The real story, however, is in mindset that seems to be leading a traditionally over-dedicated gaming labor force into the mainstream. In the past it has simply been a reality of the industry that long crunch time hours, exhausting schedules, and work-loads that, from the outside, seemed Herculean were the norm.

Why would someone subject themselves to those kinds of stresses? Well, I'll let the EA Spouse Erin Hoffman answer that question from her recent article in the Escapist where she points out that, "In fact, most of our quality of life problems actually come from the fact that working is generally so much damned fun." It's important to keep her comments in context as a continuing proactive agent of change in the industry. She goes on to point out that despite the fun the industry needs to adapt to a labor force that does more with its life than simply make video games, "we need to restrain our creative id and actually go outside once in awhile." And, she is certainly not excusing the giants of the industry who use the culture as an excuse to trample on labor laws, but she does point out that for many the hours are worth the remarkable creative outlets and the uniquely fun environment offered by designing video games.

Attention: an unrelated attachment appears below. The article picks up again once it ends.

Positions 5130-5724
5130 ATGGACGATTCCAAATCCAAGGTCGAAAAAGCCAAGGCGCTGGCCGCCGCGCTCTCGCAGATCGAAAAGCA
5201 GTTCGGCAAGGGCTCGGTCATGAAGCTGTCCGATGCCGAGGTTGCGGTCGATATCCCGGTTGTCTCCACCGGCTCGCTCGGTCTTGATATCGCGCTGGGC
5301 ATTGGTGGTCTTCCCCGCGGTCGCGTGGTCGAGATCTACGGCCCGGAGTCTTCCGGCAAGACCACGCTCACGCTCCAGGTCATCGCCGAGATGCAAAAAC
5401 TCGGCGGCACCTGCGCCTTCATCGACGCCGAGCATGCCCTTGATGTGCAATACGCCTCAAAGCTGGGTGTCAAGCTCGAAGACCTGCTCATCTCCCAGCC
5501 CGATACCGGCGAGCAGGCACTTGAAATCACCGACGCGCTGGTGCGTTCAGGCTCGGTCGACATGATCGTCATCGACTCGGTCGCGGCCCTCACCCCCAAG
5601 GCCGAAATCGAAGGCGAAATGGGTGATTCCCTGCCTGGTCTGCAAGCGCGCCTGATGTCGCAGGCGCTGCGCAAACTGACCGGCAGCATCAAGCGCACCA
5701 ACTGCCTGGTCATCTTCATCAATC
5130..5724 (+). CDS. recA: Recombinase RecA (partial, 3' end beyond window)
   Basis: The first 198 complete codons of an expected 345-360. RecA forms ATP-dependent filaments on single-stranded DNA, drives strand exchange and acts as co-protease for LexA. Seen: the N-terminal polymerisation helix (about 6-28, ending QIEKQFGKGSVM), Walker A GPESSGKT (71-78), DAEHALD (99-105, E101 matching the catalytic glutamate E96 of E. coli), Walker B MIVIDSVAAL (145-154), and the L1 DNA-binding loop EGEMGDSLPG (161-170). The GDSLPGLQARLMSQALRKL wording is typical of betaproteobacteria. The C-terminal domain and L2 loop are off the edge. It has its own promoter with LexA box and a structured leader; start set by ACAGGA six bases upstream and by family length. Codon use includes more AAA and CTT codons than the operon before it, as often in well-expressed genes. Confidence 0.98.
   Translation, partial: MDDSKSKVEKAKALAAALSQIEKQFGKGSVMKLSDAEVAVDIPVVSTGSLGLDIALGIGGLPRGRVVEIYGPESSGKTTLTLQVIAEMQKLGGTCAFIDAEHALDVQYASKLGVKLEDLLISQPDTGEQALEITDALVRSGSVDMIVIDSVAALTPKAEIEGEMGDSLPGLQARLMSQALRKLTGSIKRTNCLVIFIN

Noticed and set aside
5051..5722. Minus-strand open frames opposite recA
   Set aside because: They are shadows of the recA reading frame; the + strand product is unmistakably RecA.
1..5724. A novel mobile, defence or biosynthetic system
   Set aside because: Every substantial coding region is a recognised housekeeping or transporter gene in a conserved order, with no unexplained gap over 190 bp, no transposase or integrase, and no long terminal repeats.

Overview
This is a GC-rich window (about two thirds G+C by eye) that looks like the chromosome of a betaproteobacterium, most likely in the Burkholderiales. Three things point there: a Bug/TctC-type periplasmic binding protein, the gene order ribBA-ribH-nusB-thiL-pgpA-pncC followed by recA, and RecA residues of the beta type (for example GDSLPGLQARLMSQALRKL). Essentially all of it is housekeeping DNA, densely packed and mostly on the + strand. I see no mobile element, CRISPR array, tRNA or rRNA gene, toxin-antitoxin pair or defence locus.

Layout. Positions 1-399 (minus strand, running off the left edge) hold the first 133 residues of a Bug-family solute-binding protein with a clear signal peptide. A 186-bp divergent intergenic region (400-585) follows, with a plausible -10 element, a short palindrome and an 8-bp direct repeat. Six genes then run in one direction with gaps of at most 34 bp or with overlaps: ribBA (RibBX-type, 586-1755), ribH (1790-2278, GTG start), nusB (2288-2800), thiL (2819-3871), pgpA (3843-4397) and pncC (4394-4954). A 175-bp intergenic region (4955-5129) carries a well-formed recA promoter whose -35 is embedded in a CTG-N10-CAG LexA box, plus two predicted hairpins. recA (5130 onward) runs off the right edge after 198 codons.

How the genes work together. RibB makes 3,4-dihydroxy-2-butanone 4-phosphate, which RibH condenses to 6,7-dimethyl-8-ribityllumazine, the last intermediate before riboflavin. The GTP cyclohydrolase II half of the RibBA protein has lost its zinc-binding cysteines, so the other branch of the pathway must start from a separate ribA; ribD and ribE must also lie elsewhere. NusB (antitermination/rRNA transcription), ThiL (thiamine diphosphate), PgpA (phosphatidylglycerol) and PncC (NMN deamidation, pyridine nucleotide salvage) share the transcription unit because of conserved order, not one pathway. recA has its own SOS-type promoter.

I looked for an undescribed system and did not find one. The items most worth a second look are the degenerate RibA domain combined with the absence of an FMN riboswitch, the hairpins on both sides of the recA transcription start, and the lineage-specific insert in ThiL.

As with aging generations of gamers, the industry is struggling to find a balance between video games and reality itself. As those working in the industry move to a broader and more mainstream work force, many companies have been slow to adapt. As for EA, it's simply relevant to point out that it is only example in an industry-wide dilemma.

The Inside Story

In the wake of the lawsuits, I approached an EA employee to find out how work life had changed since the lawsuits. This employee, on the condition of anonymity, agreed to speak about the culture now. I have edited his comments slightly to ensure his confidentiality.